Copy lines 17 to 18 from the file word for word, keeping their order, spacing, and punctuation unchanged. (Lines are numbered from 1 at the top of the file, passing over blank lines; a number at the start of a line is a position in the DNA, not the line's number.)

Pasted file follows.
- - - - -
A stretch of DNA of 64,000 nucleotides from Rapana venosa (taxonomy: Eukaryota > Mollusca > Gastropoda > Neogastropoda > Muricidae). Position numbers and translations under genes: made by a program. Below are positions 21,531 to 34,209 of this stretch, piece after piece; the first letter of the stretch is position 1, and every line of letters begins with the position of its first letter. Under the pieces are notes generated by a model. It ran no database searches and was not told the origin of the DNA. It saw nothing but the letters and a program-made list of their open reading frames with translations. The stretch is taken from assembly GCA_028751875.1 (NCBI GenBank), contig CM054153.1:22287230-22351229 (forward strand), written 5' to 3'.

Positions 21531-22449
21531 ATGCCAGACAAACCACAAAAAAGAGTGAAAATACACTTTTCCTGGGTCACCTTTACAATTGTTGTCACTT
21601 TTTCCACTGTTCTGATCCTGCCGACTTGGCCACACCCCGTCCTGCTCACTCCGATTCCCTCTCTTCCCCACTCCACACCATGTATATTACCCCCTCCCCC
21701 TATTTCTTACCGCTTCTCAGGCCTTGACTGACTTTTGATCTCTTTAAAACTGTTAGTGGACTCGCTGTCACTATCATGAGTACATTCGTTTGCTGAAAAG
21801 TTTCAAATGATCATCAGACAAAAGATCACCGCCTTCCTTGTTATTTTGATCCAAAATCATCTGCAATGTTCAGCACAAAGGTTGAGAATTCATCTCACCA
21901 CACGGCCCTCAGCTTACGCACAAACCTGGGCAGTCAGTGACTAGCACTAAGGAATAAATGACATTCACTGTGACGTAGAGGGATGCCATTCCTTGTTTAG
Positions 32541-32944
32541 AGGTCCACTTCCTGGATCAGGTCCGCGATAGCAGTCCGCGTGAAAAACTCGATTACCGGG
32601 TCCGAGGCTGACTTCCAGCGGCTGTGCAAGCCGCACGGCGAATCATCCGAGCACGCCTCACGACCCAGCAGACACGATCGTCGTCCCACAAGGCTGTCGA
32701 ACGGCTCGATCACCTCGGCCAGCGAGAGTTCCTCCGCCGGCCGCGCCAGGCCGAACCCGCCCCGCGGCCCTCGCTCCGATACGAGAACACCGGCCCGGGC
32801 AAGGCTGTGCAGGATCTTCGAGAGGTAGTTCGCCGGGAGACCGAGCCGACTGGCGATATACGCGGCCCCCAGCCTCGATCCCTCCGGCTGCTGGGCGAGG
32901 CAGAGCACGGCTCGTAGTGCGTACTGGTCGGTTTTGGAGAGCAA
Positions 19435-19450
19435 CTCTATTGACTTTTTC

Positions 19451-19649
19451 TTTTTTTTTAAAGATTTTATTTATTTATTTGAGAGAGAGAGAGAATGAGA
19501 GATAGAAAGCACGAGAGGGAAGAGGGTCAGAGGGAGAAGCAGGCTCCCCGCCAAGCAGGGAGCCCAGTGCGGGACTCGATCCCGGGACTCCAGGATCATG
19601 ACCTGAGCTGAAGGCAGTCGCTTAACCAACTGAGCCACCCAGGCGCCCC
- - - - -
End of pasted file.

19451 TTTTTTTTTAAAGATTTTATTTATTTATTTGAGAGAGAGAGAGAATGAGA
19501 GATAGAAAGCACGAGAGGGAAGAGGGTCAGAGGGAGAAGCAGGCTCCCCGCCAAGCAGGGAGCCCAGTGCGGGACTCGATCCCGGGACTCCAGGATCATG